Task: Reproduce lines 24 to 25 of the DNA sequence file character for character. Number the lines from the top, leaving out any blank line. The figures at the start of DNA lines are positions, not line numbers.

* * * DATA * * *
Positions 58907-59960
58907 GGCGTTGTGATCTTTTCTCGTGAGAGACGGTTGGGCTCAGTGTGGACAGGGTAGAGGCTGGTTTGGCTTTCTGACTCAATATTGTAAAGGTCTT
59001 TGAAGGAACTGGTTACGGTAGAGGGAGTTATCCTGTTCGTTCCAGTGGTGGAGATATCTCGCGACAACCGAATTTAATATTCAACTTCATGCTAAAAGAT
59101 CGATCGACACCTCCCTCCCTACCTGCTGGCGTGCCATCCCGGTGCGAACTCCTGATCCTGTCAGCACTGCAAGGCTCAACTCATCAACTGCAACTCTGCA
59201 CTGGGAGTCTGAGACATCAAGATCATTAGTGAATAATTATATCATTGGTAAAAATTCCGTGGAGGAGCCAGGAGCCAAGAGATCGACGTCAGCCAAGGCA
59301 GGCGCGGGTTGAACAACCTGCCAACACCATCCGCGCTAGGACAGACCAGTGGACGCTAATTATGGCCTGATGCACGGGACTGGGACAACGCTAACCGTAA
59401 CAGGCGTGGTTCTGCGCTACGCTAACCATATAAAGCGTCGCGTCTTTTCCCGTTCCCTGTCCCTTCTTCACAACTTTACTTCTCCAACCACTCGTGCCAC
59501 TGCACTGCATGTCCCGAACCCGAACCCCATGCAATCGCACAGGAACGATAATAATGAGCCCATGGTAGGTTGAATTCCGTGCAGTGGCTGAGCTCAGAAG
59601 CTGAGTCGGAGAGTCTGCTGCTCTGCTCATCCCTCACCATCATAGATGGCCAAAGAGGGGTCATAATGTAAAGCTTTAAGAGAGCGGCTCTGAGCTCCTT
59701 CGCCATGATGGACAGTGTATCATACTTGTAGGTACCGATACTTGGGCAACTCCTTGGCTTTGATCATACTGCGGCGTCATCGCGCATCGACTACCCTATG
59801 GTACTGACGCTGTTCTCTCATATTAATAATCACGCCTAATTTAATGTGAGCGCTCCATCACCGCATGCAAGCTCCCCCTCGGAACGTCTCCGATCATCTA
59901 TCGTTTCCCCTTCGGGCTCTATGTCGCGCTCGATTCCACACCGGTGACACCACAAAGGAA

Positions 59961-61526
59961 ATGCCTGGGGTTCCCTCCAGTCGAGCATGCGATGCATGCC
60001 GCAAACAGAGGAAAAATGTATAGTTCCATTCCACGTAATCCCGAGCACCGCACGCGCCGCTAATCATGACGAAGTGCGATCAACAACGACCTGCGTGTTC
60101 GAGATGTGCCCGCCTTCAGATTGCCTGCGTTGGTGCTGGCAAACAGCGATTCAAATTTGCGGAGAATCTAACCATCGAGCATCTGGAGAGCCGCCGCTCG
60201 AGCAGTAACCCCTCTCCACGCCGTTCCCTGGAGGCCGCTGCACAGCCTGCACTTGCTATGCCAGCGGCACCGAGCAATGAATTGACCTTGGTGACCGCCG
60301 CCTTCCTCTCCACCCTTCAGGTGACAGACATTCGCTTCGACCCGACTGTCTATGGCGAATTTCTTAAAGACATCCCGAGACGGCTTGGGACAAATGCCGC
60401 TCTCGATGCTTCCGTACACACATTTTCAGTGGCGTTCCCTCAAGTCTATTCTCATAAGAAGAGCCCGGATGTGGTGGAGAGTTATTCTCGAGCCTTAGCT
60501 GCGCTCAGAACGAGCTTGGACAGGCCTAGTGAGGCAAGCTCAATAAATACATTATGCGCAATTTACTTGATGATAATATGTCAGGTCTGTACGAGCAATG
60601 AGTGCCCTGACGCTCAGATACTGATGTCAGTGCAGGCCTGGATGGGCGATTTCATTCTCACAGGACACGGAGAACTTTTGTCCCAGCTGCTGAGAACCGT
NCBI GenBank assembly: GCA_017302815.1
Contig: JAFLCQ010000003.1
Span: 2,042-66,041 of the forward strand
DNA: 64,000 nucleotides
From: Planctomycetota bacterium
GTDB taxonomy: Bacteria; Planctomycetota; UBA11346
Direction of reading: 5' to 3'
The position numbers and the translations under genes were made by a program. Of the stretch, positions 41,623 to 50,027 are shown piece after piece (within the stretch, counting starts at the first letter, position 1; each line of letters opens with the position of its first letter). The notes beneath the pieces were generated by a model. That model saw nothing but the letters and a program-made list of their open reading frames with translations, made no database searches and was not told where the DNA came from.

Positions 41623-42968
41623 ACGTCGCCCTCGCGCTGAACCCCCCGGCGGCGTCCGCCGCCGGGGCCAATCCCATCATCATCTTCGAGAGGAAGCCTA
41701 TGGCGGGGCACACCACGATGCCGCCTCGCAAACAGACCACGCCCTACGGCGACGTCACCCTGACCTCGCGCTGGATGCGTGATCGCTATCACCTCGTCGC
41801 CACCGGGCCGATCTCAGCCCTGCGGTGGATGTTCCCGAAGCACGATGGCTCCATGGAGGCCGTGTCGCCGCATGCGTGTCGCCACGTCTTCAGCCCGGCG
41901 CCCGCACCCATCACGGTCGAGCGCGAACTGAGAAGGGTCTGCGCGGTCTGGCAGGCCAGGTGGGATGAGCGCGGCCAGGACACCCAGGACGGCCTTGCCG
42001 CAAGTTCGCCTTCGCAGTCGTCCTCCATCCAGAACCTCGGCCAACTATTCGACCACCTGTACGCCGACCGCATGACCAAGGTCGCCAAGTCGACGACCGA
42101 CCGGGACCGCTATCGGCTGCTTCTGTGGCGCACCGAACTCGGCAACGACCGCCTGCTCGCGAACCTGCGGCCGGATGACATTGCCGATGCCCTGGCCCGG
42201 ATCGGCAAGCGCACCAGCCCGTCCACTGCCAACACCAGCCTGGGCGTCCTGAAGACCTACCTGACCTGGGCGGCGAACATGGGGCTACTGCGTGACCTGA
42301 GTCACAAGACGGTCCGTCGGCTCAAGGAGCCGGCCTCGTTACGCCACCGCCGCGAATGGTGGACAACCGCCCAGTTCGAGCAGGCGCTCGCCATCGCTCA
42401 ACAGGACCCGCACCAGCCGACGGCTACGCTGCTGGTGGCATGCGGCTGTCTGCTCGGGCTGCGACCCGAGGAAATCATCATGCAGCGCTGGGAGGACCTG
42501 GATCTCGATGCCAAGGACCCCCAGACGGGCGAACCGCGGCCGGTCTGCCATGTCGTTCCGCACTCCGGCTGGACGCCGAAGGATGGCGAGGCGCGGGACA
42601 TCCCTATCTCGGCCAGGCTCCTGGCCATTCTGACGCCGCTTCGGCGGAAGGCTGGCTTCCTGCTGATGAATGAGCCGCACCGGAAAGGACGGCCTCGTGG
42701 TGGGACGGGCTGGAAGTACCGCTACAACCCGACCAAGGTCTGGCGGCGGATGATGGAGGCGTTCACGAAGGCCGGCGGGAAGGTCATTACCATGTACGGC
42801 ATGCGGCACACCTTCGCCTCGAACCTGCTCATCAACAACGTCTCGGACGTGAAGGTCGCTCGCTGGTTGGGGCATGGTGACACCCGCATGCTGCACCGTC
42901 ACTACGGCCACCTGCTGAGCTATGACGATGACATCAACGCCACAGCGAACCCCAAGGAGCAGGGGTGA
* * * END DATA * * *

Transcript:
Span: 2,042-66,041 of the forward strand
DNA: 64,000 nucleotides